Following is the welcoming speech (English only) by the Financial Secretary, Mr Antony Leung, at the CEO Luncheon on Volunteer Movement today (Novemer 26):
Ms Coleman, Carrie, Dicky , Distinguished Guests, Ladies and Gentlemen,
I have much pleasure in welcoming you all to this luncheon. This is not the sort of CEO luncheon that a Financial Secretary attends to discuss Hong Kong's economy and finances. But we are indeed gathering here this afternoon to talk about investment - a special kind of social investment that will yield high return not only to corporations but also to society or even the world at large. I am sure the presentation in a moment by Ms Coleman, an expert in the area of corporate citizenship, will give us insight into benefits of corporate volunteering.
I gather that this luncheon organised by the Subcommittee on Promotion of Corporate Volunteering is a further initiative to the "Forum and Exhibition on Corporate Volunteering" held in February this year. It is also one of the many events planned by the Steering Committee on the Volunteer Movement to celebrate this year being the International Year of Volunteers. The common theme of all these activities is to raise the awareness and motivation of corporations in joining volunteering. In my view, this luncheon is also most timely for a number of reasons.
Hong Kong has undergone some severe economic setbacks since the Asian financial turmoil. The Hong Kong community is facing a lot of challenges as the economy continues to restructure. Stresses on individuals and the family are great. It is during these difficult times that we should encourage all in our society to show their concern for the community through organising, participating in, or supporting different kinds of voluntary service. Corporations in Hong Kong and their employees have an important role to play in promoting volunteerism.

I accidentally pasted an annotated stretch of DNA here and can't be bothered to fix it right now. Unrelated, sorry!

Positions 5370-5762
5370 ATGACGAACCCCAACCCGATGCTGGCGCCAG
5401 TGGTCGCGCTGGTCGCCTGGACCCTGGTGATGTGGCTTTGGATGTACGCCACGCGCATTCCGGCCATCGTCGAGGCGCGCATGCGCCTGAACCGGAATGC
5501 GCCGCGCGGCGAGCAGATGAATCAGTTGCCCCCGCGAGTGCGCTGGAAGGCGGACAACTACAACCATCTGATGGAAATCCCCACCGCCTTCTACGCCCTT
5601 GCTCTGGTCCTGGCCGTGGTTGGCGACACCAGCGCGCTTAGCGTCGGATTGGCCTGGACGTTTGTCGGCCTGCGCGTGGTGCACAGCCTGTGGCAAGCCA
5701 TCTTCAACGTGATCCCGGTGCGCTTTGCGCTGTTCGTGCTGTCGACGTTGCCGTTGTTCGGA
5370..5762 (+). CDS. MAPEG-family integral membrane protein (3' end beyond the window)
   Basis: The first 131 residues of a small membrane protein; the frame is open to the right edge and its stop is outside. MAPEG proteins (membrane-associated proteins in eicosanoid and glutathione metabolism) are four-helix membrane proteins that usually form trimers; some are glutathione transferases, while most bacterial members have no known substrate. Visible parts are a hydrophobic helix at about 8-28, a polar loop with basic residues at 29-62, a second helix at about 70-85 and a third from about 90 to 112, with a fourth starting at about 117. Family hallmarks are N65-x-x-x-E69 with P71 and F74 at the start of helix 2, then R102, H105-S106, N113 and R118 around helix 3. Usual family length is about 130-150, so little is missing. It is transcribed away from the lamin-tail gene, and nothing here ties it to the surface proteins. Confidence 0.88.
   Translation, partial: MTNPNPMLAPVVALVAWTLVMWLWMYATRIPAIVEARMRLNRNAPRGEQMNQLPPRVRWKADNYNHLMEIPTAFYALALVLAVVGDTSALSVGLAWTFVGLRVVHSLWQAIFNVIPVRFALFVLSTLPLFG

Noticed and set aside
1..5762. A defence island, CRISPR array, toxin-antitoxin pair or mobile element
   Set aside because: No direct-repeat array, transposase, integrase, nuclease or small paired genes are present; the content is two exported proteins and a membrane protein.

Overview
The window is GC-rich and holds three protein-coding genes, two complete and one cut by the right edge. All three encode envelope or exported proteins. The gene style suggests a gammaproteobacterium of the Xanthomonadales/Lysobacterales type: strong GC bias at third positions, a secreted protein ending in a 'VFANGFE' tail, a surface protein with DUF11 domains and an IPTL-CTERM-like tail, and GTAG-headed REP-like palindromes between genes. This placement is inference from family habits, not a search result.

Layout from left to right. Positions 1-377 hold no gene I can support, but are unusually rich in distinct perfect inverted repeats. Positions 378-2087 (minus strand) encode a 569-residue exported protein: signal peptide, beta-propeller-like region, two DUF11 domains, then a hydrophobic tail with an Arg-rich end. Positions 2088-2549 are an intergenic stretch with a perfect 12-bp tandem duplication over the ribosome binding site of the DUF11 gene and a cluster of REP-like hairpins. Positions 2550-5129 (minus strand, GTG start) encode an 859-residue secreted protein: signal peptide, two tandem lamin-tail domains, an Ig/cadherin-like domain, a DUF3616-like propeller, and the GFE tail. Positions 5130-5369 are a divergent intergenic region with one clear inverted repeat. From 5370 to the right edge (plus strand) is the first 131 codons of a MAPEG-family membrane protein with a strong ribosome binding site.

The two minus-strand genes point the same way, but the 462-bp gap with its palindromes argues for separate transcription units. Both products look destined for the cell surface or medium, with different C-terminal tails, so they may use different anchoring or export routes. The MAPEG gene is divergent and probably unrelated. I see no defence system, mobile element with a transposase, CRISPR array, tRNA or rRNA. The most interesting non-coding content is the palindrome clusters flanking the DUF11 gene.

Corporate volunteering sends a strong and positive message to the community that the business sector does care for the community, and is a staunch supporter of community services in various forms. When bosses and employees, managers and frontline staff join hands in serving those less fortunate through voluntary work, each will see the worth of others. And together they will take the corporation to newer heights.
Several weeks ago, the Chief Executive delivered the 2001 Policy Address under the theme of "Building on our Strengths - Investing in our Future". He outlines the Government's social policies in a changing economic climate. He stresses that we need a caring society with a spirit of participation and dedication. This spirit is best represented and conveyed through voluntary work. The Government encourages the community to come together, pooling the wisdom and strengths of individuals, non-profit-making organisations and businesses, to develop the most effective approach to solve social problems.
Hong Kong shares the common characteristics of a cosmopolitan city. It has the advantages of cross-cultural influence in doing good deeds. While preserving the philanthropic tradition of the Chinese community, we also embrace the global view in humanity and equality. I commend those corporations in Hong Kong which make donations to support worthy causes and encourage and mobilise their staff to do voluntary work. These deeds create a close tie between the business sector and the community and bring benefits to both. Worthy to mention is that the number of participating organisations in the Volunteer Movement has doubled over the past year. There are now more than 720 organisations registered with the Movement, including those present here today.
This luncheon is also a milestone in volunteer development in Hong Kong, as I don't recall being asked to attend anything like this before when I was a CEO myself. Indeed we are making history of calling renowned corporations like yours altogether at one place to support and join hands in making Hong Kong a more caring and harmonious society to live. The credit for making this a reality no doubt goes to Mr Dicky Yip, Convenor of the Subcommittee on Promotion of Corporate Volunteering, and his Subcommittee members.
Finally, I must thank Ms Coleman for flying all the way from the United Kingdom to come share with us her expertise in corporate citizenship.
End/Monday, November 26, 2001